Regional blockade in patients with a history of a seizure disorder.Anesth Analg. 2009 Jul; 109(1):272-8.A&A
Systemic local anesthetic toxicity is a potential complication in patients undergoing regional anesthesia, particularly during procedures requiring large doses of local anesthetic, such as epidurals, caudals, and peripheral nerve blocks. It is unknown whether patients with a history of a seizure disorder are at an increased risk of central nervous system toxicity (seizures) after local anesthetic administration.
We retrospectively reviewed the medical records of all patients with documented history of a seizure disorder who underwent epidural, caudal, or peripheral nerve block from January 1, 1988 to December 31, 2001. Patient demographics, character of the seizure disorder, details of the regional procedure, and seizure activity in the perioperative period were recorded. The rate of seizure due to local anesthetic toxicity per 10,000 anesthetics was estimated using a point estimate and corresponding 95% confidence interval (CI).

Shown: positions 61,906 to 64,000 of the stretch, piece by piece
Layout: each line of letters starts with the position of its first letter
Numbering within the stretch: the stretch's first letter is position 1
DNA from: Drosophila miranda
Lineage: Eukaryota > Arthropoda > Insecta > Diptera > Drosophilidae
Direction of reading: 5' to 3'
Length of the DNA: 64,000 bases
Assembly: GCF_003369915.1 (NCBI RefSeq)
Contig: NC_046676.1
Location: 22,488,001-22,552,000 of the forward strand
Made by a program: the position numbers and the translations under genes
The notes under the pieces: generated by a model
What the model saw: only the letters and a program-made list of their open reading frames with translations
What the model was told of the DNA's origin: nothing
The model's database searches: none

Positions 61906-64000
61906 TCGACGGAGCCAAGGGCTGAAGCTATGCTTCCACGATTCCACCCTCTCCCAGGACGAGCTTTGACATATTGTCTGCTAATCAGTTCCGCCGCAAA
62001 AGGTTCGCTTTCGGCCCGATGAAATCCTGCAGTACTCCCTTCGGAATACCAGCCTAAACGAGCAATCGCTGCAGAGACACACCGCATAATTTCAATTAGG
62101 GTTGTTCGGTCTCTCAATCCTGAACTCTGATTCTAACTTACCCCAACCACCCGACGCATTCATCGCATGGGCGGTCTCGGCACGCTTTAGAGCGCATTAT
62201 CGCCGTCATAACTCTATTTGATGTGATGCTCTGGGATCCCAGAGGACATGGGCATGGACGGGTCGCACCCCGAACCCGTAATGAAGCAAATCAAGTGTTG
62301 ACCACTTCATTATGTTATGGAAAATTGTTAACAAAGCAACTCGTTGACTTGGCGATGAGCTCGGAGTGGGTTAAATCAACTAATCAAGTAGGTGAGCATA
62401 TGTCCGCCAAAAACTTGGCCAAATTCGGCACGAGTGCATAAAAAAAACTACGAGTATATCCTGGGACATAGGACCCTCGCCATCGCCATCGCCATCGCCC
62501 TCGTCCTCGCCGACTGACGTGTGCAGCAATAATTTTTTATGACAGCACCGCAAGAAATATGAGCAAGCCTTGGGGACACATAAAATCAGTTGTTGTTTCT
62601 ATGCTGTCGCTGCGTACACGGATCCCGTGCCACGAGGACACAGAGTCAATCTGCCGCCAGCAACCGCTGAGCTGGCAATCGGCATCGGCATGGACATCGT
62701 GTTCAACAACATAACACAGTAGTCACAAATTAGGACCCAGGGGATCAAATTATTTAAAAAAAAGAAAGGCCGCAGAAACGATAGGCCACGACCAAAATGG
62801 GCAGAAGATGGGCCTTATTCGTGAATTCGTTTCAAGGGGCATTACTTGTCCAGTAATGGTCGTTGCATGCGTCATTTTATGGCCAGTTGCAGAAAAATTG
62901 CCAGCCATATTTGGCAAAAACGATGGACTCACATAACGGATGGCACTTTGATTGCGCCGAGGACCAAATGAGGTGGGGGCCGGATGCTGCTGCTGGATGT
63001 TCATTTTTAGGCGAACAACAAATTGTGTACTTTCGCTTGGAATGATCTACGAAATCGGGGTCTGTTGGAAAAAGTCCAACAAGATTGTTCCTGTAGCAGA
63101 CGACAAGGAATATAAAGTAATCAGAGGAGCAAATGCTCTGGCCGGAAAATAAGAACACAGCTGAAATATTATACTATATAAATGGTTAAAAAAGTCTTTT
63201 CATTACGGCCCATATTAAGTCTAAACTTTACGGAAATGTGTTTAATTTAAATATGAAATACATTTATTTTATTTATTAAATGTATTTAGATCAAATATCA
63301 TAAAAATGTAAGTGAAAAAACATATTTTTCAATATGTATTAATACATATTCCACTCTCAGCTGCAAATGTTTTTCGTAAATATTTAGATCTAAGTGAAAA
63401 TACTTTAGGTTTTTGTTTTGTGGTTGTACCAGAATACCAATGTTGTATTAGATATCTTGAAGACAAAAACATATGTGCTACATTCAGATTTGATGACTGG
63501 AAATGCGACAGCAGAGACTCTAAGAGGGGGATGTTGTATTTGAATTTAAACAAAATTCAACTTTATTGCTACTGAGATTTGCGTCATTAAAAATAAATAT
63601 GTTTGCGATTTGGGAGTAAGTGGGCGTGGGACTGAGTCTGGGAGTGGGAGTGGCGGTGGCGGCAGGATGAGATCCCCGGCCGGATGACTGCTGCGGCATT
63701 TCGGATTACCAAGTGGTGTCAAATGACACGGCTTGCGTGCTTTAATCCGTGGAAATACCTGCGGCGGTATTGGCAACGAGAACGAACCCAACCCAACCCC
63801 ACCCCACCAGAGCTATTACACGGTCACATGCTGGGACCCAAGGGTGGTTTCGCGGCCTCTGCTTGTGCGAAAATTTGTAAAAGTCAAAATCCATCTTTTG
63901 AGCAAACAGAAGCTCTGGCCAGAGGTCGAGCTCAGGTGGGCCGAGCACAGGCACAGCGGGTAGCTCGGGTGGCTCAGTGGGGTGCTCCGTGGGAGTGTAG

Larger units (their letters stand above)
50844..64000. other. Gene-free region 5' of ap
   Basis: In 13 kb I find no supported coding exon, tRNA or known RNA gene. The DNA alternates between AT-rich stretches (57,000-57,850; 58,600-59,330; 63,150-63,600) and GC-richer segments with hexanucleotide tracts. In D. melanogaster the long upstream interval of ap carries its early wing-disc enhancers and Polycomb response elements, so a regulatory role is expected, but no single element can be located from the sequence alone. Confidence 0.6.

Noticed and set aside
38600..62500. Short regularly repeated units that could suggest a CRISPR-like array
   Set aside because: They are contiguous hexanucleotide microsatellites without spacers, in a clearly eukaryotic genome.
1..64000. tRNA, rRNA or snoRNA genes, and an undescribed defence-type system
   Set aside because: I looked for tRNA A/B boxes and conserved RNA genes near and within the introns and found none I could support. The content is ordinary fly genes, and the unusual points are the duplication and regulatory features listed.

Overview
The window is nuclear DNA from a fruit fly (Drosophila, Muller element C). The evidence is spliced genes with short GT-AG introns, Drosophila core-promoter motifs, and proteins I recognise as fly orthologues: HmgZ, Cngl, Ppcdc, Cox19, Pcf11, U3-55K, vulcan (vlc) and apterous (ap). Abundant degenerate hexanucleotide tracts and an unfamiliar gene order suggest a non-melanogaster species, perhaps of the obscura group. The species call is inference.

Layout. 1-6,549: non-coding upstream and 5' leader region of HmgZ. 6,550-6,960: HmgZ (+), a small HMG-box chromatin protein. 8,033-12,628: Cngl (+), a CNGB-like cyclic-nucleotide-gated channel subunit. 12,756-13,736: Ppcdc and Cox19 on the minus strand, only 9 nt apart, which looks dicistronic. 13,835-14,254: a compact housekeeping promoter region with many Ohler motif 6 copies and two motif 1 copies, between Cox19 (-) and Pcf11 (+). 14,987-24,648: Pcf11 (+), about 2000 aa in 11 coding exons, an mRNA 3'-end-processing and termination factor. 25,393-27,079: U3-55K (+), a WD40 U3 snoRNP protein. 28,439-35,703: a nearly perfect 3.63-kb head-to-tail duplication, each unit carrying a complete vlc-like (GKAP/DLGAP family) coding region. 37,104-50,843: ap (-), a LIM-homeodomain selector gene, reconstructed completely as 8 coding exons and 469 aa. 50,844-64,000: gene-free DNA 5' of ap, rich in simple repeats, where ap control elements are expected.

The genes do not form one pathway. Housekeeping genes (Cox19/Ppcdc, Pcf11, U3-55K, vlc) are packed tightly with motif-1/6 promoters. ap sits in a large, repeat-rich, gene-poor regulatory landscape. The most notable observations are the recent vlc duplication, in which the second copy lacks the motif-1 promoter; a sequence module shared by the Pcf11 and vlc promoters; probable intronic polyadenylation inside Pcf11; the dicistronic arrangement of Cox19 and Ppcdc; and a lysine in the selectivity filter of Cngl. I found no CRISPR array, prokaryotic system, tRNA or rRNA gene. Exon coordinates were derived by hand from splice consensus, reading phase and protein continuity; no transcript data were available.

During the 14-yr study period, 411 procedures in 335 patients with a seizure disorder were identified. Twenty-four patients experienced postoperative seizure activity. The timing of the most recent (preoperative) seizure was found to be significantly related to the likelihood of experiencing a postoperative seizure (P < 0.001). Based on the extended time interval between local anesthetic injection and/or termination of the infusion and the event, it was determined that the regional anesthetic was neither the primary etiology nor a contributing factor for the seizure in 19 of the 24 patients. In the remaining five patients, perioperative seizure activity was characteristic of their usual seizures. Although unlikely to be the cause of the seizure, local anesthetic toxicity could not be absolutely excluded as a contributing factor to the event in these five patients. Assuming that none of the seizures was related to local anesthetic toxicity the estimated incidence is 0 per 10,000 (95% CI 0-89 per 10,000). Conversely, if the seizures were related to local anesthetic toxicity in the five cases, the incidence is increased to 120 per 10,000 (95% CI 40-280 per 10,000).
We conclude that majority of seizures occurring in the perioperative period in patients with a preexisting seizure disorder are likely related to the patient's underlying condition and that regional anesthesia in these patients is not contraindicated. Furthermore, because the likelihood of a postoperative seizure is increased in patients with a recent seizure, it is essential to be prepared to treat seizure activity, regardless of the anesthetic and analgesic technique.